Protecting the homeland, including Alaska and Hawaii, is dependent on a ballistic missile defense system that consists of an array of space, ground and sea-based sensors, ground and, to a lesser extent, sea-based interceptors and a sophisticated battle management and command and control system. The heart of this capability is the Ground-based Midcourse Defense (GMD) consisting of radars, some in Japan but primarily in Alaska, and a set of Ground-Based Interceptors (GBIs) deployed at Fort Greeley, Alaska and Vandenberg Air Force Base, California.
The current homeland missile defense architecture is probably sufficient to defend Alaska and the lower 48 states from North Korean ICBMs. The outlier is Hawaii, which as we know from North Korean sources, is a potential target. There are two reasons for this. The first is the long-distance between Hawaii and the GBI sites in Alaska and California. This puts Hawaii on the edge of the engagement envelope for the GBIs. The second reason is the lack of adequate radar coverage of ballistic missiles launched against Hawaii.
The Missile Defense Agency recognizes this problem and is proposing to deploy a massive new radar somewhere in the Hawaiian Islands in the middle of the next decade. Even with this new radar, the GMD will only get one shot at any incoming ICBM. Compared to the other 49 states, Hawaii is underdefended.
Fortunately, there is a relatively quick and cheap solution to this problem, one that has been proposed by several organizations and individuals interested in ballistic missile defense of the homeland. It consists of turning the Aegis Ashore test installation at the Pacific Missile Range Facility (PMRF) into an operational missile defense site.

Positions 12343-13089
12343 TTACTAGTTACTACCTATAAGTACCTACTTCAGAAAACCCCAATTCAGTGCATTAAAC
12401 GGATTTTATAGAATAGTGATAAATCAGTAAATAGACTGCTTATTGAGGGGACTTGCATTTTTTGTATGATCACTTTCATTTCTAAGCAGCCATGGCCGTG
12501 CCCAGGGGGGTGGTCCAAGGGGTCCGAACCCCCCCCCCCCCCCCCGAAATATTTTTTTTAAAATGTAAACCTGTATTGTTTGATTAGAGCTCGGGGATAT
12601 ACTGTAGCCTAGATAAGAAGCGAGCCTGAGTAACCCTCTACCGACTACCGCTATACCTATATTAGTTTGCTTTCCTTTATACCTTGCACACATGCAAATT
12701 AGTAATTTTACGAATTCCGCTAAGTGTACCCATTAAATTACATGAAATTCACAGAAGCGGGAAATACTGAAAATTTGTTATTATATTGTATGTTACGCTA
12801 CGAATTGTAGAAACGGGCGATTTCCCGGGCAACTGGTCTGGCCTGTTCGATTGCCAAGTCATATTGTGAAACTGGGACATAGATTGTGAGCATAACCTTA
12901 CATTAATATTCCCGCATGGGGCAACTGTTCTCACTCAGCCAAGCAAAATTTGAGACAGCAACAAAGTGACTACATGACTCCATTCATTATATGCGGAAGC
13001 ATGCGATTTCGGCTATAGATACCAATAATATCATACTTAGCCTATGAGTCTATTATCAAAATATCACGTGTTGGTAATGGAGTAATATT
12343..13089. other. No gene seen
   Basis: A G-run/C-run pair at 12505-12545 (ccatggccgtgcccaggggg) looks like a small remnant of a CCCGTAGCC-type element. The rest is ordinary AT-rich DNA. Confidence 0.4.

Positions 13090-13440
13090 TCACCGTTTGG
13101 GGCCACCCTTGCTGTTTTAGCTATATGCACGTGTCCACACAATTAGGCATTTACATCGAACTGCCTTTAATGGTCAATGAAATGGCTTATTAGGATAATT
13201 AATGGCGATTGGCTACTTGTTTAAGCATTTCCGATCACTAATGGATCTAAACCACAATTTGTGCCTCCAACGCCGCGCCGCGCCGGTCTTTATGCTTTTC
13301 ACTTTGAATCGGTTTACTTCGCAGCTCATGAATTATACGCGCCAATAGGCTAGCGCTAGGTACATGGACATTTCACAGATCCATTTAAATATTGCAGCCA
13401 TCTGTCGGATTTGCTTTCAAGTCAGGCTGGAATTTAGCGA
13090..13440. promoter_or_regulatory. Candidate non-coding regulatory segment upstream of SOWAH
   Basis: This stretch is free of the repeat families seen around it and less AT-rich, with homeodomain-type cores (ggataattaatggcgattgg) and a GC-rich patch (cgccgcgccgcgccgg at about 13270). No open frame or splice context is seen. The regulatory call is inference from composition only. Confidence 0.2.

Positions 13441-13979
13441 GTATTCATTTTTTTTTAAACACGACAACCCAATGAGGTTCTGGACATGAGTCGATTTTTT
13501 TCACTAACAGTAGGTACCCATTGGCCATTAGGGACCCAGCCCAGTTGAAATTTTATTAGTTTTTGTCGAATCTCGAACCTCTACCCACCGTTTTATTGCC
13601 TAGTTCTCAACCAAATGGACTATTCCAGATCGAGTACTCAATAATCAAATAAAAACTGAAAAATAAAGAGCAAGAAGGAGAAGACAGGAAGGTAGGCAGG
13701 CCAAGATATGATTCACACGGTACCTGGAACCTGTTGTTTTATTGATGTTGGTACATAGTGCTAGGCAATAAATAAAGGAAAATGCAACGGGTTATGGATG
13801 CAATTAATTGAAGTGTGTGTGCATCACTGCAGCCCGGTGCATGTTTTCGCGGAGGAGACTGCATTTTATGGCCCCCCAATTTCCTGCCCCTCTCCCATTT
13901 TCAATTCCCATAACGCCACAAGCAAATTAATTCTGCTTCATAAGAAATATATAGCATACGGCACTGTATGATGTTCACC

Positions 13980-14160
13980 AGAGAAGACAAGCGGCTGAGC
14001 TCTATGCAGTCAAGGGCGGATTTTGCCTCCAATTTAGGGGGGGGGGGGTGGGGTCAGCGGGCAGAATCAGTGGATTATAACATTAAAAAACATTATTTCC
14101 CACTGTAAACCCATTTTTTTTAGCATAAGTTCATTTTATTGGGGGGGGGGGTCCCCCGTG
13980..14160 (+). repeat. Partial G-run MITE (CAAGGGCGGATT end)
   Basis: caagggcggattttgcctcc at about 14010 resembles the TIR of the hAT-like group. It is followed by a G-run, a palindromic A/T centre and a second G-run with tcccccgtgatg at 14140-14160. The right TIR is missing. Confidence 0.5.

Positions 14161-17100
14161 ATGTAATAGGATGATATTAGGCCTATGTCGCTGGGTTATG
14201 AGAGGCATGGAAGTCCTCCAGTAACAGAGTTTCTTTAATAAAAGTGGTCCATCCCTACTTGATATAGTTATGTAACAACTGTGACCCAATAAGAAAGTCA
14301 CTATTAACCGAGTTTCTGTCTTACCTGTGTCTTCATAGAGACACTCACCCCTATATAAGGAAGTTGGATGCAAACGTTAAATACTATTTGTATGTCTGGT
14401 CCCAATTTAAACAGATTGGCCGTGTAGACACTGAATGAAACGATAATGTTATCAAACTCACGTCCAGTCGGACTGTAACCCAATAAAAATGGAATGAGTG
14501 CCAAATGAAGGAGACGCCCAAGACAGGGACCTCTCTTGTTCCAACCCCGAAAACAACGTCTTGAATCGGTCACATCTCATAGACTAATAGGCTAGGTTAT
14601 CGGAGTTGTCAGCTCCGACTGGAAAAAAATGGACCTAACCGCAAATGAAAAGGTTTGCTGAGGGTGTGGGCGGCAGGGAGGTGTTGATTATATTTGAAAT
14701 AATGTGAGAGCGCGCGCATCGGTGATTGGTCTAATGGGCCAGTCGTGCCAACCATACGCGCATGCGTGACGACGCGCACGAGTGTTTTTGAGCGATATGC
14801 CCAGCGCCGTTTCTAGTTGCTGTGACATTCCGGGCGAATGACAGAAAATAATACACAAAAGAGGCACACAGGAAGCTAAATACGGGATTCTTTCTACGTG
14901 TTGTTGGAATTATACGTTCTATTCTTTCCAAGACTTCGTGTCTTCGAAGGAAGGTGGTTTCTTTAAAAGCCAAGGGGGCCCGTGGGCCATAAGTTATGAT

The PMRF Aegis Ashore installation is a working duplicate of the one operational in Romania and the one that will be soon be deployed in Poland. The only piece of hardware required is an AN/TPY-2 radar like those now deployed in Japan. Thus, the system could be made operational in just a few years, ahead of the North Korean ICBM threat. As newer interceptors are brought online, such as the Standard Missile-3 Block IIA, and better radars are developed for the Aegis and GMD systems, they could be added to the installation in Hawaii.
Those responsible for the defense of the Homeland and Hawaii, in particular, know that this is the right solution. In testimony just last April before the House Armed Services Committee, the head of U.S. Pacific Command, Admiral Harry Harris, responded to a question regarding the ability of the current missile defense system to defeat threats targeting Hawaii thusly: “I think that we would be better served, my personal opinion is that we would be better served with a defensive Hawaii radar and interceptors in Hawaii. I know that is being discussed.”
The Trump Administration is undertaking a Ballistic Missile Defense Review intended to ensure that our current and planned capabilities are best able to meet the evolving ballistic missile threat. This review needs to seriously consider recommending an accelerated program to provide a dedicated missile defense capability for Hawaii.
Daniel Gouré, Ph.D., is a Vice President of the Lexington Institute. He served in the Pentagon during the George H.W. Administration and has taught at Johns Hopkins and Georgetown Universities and the National War College. You can follow him on twitter @dgoure and you can follow the Lexington Institute @LexNextDC
Image: U.S. Navy